Blurring of distinction

As Anjana Om Kashyap ran from a demolished shop to a destroyed cart, from the gate of the mosque to the parapet of a building, microphone in one hand, the other adjusting her frequently unruly locks, her voice resembled that of an Olympic marathon runner. She seemed elated if breathless. By the time she finished, the veneer of distinction between the government and the media had vanished along with the shops in Jahangirpuri.

Amidst all this there was a voice of sanity. It came from the Left leader Vivek Srivastava who said in Halla Bol on Aaj Tak, who sifted through the pile to state, “It is not about encroachment. It is about sending a message to Muslims that if they fly high, Baba’s bulldozer will come, but we will stop every such bulldozer.” Incidentally, the addition of the word ‘Baba’ as a prefix to bulldozer by the media was akin to conferring honour to a machine meant for destruction. ‘Baba’ is a revered title used for Hindu saints, and even used by some sections as an address of respect for the father. Bulldozer has become a new weapon in the hands of right-wing governments to punish the minorities who either dare to stand up for their rights or react to the march of Hindutva forces. And Hindi news anchors were enthusiastic about selling the destructive bulldozer as a Baba out to dole out justice.

As Amish Devgan said on his show Aar Paar, “In Khargone, the houses of stone-pelters were demolished”. His words were no different from that of the Madhya Pradesh Home Minister Narottam Mishra’s who claimed in a chat with the seasoned journalist Barkha Dutt on Mojo that only the houses of rioters were demolished. Among those accused of pelting the police and the Ram Navami procession with stones was Wasim Sheikh, whose hands were amputated in 2005. He ekes out a living by running a small corner shop. He needs to be fed and requires help for his daily ablutions. Yet he was dubbed a stone-thrower, and his shop demolished. The anchors chose to look the other way. As they did when a woman pointed out in Khargone, Madhya Pradesh, that her house was built under the PM Awaas Yojna, yet it was demolished.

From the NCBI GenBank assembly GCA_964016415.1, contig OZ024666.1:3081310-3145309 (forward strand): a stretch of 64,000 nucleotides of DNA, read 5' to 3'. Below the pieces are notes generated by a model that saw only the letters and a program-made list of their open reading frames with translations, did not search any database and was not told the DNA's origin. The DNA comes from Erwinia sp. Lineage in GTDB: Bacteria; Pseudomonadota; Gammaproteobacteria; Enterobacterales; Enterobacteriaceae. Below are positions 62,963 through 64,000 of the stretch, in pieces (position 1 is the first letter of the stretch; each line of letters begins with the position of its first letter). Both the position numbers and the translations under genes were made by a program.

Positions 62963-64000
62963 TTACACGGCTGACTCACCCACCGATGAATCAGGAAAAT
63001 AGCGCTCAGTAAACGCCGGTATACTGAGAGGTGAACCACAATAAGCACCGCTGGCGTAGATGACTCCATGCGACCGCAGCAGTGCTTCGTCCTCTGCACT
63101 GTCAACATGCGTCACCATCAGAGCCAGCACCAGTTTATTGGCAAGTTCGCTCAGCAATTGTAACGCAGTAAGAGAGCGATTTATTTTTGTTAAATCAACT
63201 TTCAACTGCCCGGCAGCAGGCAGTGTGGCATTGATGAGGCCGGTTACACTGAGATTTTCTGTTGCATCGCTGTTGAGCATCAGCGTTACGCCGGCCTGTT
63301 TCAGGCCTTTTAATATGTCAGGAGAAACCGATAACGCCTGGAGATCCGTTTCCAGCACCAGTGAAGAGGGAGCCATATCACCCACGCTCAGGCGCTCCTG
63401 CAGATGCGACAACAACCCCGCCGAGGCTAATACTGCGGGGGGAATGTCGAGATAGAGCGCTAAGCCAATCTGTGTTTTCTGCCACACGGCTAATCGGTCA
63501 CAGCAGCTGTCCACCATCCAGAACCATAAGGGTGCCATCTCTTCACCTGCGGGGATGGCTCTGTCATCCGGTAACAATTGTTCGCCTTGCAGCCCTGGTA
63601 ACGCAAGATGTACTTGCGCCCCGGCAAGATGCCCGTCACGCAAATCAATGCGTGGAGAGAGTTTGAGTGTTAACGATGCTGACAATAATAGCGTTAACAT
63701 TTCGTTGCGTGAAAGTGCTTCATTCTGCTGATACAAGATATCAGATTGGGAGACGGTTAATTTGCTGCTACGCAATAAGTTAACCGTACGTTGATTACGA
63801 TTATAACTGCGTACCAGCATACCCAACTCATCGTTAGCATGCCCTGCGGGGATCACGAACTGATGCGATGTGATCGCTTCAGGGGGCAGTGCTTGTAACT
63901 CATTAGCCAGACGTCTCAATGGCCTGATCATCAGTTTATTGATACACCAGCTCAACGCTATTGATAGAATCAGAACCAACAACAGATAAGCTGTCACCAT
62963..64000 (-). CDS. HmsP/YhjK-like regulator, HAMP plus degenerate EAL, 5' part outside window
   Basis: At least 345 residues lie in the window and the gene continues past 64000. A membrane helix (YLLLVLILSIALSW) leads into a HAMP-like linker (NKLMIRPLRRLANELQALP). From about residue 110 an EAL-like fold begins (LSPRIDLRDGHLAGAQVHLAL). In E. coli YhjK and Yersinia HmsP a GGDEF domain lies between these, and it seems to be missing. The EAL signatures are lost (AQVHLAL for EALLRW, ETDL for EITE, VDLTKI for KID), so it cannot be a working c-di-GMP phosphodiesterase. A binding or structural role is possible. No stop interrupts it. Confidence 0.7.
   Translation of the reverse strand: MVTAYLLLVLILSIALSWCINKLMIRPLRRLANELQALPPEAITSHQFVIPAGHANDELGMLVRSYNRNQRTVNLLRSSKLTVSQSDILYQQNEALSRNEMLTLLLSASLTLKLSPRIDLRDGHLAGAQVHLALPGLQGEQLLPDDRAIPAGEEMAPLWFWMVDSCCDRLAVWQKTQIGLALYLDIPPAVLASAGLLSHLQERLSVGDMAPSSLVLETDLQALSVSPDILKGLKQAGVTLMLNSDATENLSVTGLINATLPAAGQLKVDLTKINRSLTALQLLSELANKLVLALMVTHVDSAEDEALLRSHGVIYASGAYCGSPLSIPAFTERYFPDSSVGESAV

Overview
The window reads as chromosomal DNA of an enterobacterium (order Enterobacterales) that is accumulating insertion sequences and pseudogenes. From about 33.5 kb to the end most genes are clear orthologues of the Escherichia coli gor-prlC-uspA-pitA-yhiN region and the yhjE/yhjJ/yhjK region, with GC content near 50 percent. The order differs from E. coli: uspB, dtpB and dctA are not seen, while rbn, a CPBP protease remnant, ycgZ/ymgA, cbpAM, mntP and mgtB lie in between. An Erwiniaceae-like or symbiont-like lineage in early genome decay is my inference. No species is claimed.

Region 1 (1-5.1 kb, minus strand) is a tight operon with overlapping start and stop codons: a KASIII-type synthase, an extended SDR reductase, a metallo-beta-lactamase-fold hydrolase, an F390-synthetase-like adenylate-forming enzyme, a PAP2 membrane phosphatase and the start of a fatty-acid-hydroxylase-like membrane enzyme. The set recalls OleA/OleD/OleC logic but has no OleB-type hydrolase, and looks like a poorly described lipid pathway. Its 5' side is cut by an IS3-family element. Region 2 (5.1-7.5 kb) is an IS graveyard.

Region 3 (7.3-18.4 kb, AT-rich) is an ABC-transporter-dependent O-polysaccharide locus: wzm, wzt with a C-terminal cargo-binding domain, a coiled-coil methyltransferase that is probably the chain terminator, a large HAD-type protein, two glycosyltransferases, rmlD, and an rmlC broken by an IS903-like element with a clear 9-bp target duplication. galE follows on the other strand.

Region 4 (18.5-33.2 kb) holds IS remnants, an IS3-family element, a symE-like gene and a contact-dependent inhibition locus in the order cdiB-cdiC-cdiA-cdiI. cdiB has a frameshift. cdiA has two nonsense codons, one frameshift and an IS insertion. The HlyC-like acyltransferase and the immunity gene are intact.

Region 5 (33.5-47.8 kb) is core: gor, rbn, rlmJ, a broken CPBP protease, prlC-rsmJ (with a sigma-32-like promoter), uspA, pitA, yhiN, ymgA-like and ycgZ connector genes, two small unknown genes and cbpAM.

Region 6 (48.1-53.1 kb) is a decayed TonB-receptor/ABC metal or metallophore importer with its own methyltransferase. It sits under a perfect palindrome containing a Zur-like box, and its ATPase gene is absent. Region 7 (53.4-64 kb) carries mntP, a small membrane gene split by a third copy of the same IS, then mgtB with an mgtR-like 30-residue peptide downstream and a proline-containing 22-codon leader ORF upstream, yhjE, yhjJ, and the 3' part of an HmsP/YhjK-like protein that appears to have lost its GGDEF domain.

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Amish Devgan’s fellow parrot-in-prejudice campaign, Aman Chopra, facing the heat for his remarks about the Karauli violence, turned on the attention to Hanuman Chalisa outside the residence of Maharashtra Chief Minister Uddhav Thackeray, screaming, if loudspeakers are allowed to extend azaan invitations, why cannot Hanuman Chalisa be allowed on the road. Again, instead of going by the Constitution and various court rulings, the focus was on accentuating the ‘we’ and ‘they’ divide, if one community can give azaan, why cannot the other do Hanuman Chalisa. He had a long run as did the BJP spokespersons. No questions asked, no arguments countered.

It took the Congress spokesman Pawan Khera to stop them with his sharp counter to their irresponsible allegations. He took Sambit Patra to the cleaners, saying, “They want to change the rituals and practices of Hinduism. I will not allow them to. You want to recite Hanuman Chalisa, do so at your home. What’s stopping you? You want to do it on the road only because another community gives a prayer call.” He was even more fierce on Anjana Om Kashyap’s show on Aaj Tak, ripping apart Sangh Parivar’s Akhand Bharat campaign, “You cannot tolerate 15 per cent Muslims in India. You want to add Muslims from Bangladesh, Pakistan, even Afghanistan. How will you tolerate 45 per cent Muslims? You stand outside a mosque and abuse Muslims. Is that the way to celebrate Ram Navami.” Amidst this vociferous attack, Anjana Om Kashyap was left stunned, but did not deem it appropriate to ask Sambit Patra to respond to Pawan Khera’s allegation. Some questions were best left unanswered.